Exhibitions are being held about the plans to open the hard shoulder of the M1 near Sheffield as a fourth lane.
The Highways Agency is keen to allay fears voiced by the emergency services about the permanent loss of the hard shoulder.
Under the changes, costing several hundred million pounds, the hard shoulder will be opened to traffic between junctions 28 and 31, and from 32 to 35a.
Phil Jones, Highways Agency senior project manager, said: “We know this will be a totally new concept for many people, so we want to listen to any comments and answer questions that members of the public and local residents may have about the scheme.
“These include how it will operate, what to do if they break down and how we plan to deliver the improvements. We will carefully respond to everything that is raised.”
South Yorkshire Safer Roads Partnership is concerned about the potential for accidents involving stationary vehicles.
Work on the two sections of motorway, plus a further stretch of the M1 near Wakefield, is due to start later this year.
The Highways Agency said electronic signs will be placed at the roadside at regular intervals, giving information including the speed limit - which will be variable - and incidents ahead, also whether lanes are closed.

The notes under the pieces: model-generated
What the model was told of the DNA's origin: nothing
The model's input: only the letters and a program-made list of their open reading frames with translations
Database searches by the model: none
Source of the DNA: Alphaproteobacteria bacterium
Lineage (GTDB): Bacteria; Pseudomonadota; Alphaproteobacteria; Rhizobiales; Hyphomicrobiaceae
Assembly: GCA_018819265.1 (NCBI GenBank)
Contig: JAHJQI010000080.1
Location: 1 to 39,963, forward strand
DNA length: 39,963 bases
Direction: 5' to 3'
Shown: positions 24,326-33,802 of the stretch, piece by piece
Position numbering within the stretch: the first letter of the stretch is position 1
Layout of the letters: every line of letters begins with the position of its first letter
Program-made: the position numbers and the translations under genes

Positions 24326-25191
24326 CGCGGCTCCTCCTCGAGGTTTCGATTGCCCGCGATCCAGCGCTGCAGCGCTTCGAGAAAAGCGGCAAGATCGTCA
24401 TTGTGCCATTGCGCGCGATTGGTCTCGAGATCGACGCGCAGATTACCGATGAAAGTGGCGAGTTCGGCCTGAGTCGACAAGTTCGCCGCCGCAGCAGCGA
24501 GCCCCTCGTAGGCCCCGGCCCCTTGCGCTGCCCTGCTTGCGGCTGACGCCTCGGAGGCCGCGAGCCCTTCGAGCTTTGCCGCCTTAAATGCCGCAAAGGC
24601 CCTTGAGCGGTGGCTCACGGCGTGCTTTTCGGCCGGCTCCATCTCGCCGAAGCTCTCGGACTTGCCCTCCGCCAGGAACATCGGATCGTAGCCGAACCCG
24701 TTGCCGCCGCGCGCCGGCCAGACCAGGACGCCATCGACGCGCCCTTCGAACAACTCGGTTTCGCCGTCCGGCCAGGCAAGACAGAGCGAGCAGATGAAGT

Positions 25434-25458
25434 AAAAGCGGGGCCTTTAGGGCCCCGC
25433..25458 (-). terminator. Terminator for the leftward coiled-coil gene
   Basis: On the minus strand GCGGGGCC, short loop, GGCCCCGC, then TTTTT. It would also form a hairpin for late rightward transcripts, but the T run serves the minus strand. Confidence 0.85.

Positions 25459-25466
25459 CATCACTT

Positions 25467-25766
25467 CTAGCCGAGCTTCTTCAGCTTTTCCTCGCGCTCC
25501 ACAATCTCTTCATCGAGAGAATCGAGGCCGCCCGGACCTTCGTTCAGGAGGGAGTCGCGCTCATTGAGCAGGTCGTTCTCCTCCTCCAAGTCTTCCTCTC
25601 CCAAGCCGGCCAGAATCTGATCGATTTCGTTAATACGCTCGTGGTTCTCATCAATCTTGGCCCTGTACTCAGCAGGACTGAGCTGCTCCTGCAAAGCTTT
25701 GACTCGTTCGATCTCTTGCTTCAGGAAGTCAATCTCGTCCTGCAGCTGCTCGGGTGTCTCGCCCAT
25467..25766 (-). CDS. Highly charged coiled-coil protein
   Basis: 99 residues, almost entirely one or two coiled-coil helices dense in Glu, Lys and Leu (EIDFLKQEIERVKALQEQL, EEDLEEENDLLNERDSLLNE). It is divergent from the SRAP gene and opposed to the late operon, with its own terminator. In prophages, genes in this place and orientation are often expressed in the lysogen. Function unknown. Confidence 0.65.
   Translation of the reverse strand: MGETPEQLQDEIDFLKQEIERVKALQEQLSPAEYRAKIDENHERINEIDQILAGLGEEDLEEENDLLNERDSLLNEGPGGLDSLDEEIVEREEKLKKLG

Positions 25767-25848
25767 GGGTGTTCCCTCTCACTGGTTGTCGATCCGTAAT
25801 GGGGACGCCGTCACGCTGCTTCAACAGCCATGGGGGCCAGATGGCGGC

The stretches of motorway will be constantly monitored by CCTV cameras.
Phil added: “We’ve used our experience of successfully operating managed motorways in the West Midlands to produce an updated design which would see the hard shoulder permanently converted to a running lane, with fewer overhead structures such as gantries.
“This evolution in the design of schemes will provide the additional capacity required without compromising overall safety.
“This section of the M1 in South Yorkshire, which carries 110,000 vehicles a day, is due to be operational in 2015.”
He added: “By being a managed motorway, this section of the M1 will provide much needed additional capacity, easing congestion and making journey times more reliable for the road users and businesses that use it every day. This in turn will support economic growth.”
Public information exhibitions will be held at The Source at Meadowhall, tomorrow between 2pm and 8pm, and on Saturday from 10am to 4pm. Exhibitions about the junction 28 to 31 stretch are at The Derbyshire Hotel, next to junction 28, from 2pm to 8pm on Friday, February 1, and between 10am and 4pm on Saturday, February 2.
There will also be a display at St James Church Institute, Barlborough, from 11am to 3pm on Saturday, February 9.
Call 0300 123500 for more details about the schemes.